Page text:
Leonard Cohen set out to be the 'new Bob Dylan'

Leonard Cohen set out to be the ‘new Bob Dylan’

As Leonard Cohen turns 80 next month, author Liel Leibovitz takes a look at what has made the Canadian songwriter such an enduring cultural icon in his recently-released book, A Broken Hallelujah.

Revisiting the most pivotal moments in Cohen’s life, Leibovitz examines Cohen’s upbringing within an Orthodox Jewish family, his years spent as a recluse on the Greek island of Hydra, his devotion to Buddhist philosophy and, of course, the melancholy yet impassioned music that has made him popular with audiences spanning generations.

In this compelling extract, Leibovitz takes a look at the influence of Bob Dylan in persuading Cohen to take up a career as a musician:

“Leonard Cohen’s decision to abandon his modestly successful career as a writer and a poet, at the age of 32, in order to become a singer, is so profoundly strange that attempts to explain it tend to be either banal or fantastic.

On the one hand, some of Cohen’s biographers have suggested that he picked up a guitar when he realised that entertainers were far more handsomely compensated than poets.

It’s a plausible premise, but it leaves Cohen in the position of being clueless enough to believe that, as an older man – Elvis, born a few months after Cohen, had already become a star and served in the army and made terrible movies and retired from show business by the time Cohen first announced his musical aspirations – with a nasal voice he could simply march down to Manhattan and become a singing sensation.

A new book delves into the cultural legacy of the Canadian icon

A new book delves into the cultural legacy of the Canadian icon

Cohen was always audacious about his career, but he was never naive; money might have played a part in his decision, but it was very likely not the only, or even the central, one.

What made him sing? As is the case with all seminal moments in his life, Cohen, when asked, had a fanciful explanation at the ready…

Sometime in 1965 Cohen discovered the young Jewish poet, nearly a decade his junior, and was immensely drawn to Dylan’s cryptic, haunting lyrics. In his interview with Adrienne Clarkson, he took the time, apropos of nothing, to cite the line from Dylan’s Mr. Tambourine Man about fading into one’s own parade.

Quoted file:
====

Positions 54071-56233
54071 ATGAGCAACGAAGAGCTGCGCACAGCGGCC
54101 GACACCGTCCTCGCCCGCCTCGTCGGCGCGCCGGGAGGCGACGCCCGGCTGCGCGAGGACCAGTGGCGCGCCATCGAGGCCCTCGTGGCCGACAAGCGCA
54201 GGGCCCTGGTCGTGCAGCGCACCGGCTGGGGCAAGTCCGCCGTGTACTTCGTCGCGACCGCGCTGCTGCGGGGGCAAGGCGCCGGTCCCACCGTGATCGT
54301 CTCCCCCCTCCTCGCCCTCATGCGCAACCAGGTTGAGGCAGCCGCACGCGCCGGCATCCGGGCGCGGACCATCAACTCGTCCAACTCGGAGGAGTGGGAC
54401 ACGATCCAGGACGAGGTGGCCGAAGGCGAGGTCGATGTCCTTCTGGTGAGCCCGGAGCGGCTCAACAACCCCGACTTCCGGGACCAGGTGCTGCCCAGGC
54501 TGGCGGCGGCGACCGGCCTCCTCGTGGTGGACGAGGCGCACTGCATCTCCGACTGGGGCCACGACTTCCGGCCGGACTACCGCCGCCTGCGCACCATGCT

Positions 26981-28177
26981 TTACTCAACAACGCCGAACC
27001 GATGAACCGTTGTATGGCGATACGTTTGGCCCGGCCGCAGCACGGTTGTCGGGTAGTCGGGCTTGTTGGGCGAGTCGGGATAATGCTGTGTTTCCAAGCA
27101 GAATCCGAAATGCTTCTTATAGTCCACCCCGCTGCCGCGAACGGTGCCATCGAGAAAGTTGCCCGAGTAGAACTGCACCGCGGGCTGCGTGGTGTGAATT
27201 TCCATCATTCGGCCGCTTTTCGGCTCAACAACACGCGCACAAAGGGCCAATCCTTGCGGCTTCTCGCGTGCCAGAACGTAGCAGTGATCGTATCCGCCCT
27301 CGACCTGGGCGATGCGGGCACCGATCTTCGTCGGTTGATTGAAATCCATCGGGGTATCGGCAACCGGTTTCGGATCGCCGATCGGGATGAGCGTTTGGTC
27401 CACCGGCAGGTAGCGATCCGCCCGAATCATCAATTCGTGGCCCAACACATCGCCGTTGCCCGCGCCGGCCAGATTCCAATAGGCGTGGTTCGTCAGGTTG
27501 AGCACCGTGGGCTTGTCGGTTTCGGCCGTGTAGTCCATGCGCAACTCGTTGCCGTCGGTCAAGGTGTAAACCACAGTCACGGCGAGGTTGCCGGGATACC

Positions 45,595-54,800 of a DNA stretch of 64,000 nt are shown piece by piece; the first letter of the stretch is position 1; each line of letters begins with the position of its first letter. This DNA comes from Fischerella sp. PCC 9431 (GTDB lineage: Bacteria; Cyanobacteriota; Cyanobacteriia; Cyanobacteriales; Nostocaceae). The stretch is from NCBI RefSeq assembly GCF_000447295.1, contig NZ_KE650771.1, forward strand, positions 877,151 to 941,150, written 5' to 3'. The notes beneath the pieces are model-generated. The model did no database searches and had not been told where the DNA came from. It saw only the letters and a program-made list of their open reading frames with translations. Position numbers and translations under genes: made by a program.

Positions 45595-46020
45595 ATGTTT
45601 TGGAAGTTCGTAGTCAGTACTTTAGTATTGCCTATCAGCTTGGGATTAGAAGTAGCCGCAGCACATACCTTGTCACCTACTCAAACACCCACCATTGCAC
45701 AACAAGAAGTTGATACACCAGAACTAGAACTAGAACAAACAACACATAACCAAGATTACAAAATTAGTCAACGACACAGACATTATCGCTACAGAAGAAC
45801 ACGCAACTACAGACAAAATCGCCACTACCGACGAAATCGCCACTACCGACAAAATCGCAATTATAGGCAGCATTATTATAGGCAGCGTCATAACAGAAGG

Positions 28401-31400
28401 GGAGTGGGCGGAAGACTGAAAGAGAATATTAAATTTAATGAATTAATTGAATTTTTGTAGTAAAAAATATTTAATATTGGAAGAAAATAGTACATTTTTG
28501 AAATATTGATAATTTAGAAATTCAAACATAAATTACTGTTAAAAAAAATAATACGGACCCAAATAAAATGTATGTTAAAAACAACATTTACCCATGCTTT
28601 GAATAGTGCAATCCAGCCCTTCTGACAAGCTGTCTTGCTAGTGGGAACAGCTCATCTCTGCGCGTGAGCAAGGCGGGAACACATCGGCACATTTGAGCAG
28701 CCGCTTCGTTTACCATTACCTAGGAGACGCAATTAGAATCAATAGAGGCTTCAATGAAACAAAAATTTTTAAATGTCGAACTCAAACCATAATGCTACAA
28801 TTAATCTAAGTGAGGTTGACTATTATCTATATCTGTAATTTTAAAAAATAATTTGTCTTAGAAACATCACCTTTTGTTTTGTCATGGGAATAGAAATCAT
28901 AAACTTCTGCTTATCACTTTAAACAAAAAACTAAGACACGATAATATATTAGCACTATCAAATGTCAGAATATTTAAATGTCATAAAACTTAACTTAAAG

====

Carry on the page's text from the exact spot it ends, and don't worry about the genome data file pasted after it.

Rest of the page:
By the time he attended a drunken gathering of Canada’s poets, one week after New Year’s Day of 1966, Dylan was all he wanted to talk about… He left promising that he’d soon be the new Dylan. No one in the room believed him.

It’s not hard to see what may have attracted Cohen to Dylan. Like Cohen, Dylan grew up in a family that was actively involved with its local Jewish community, and with a grandfather who studied the Talmud each afternoon.

Both men, when young, attended Zionist summer camps – Cohen’s called Mishmar, Dylan’s Herzl – and were taken with the Jewish folk songs they learned there; in 1961, performing in Greenwich Village, Dylan parodied one such song, Hava Nagila, which he claimed jokingly was a strange chant he’d learned in Utah.

But, most important, Dylan was on fire. Listening to With God on Our Side or Masters Of War, it was easy enough to imagine that if Isaiah had been born in the 1940s, he’d’ve found his way to the stage at the Gaslight Cafe to sing and preach.

Liel Leibovitz' new book on Cohen is out now

Liel Leibovitz’ new book on Cohen is out now

Listening to Dylan, Cohen heard the same language he’d heard years before, studying the prophets with his grandfather. Sometimes, the lines came directly from the scriptures: I and I, for example, a song from Dylan’s 1984 album Infidels and one of Cohen’s favourites, features the line “no man sees my face and lives”.

It was spoken once before, by God, in the book of Exodus. Dylan wasn’t just citing the ancient tradition; he was continuing it. He understood – by most accounts, subconsciously – something profound about the role prophecy played in Jewish life.

The rabbi and theologian Abraham Joshua Heschel described that role well: “In speaking about revelation,” he wrote, “the more descriptive the terms, the less adequate is the description. The words in which the prophets attempted to relate their experiences were not photographs but illustrations, not descriptions but songs.”

Even as Jews replaced their ecstatic modes of worship with other, more cerebral ones, they nevertheless kept singing their messianic songs.

In his study of Dylan’s Jewishness, Seth Rogovoy identified the singer as a modern-day badkhn, or joker, a traditional figure serving as “a pious merrymaker, a chanting moralist, a serious bard who sermonised while he entertained … the sensitive seismograph that faithfully recorded the reactions of the common man to the counsels of despair and to the messianic panaceas.”

Dylan tried to be a badkhn-as-poet – “I search the depths of my soul for an answer,” he declared in an early college poem, “But there is no answer / Because there is no question / And there is no time” – before realising that bards belonged onstage, walking into a coffee house called the Ten O’Clock Scholar, introducing himself not as Robert Zimmerman but as Bob Dylan, and securing his first gig.

By 1966 Leonard Cohen was heading in the same direction.

• A Broken Hallellujah: Leonard Cohen’s Secret Chord by Liel Leibovitz is published by Sandstone Press, priced £14.99. It is available now.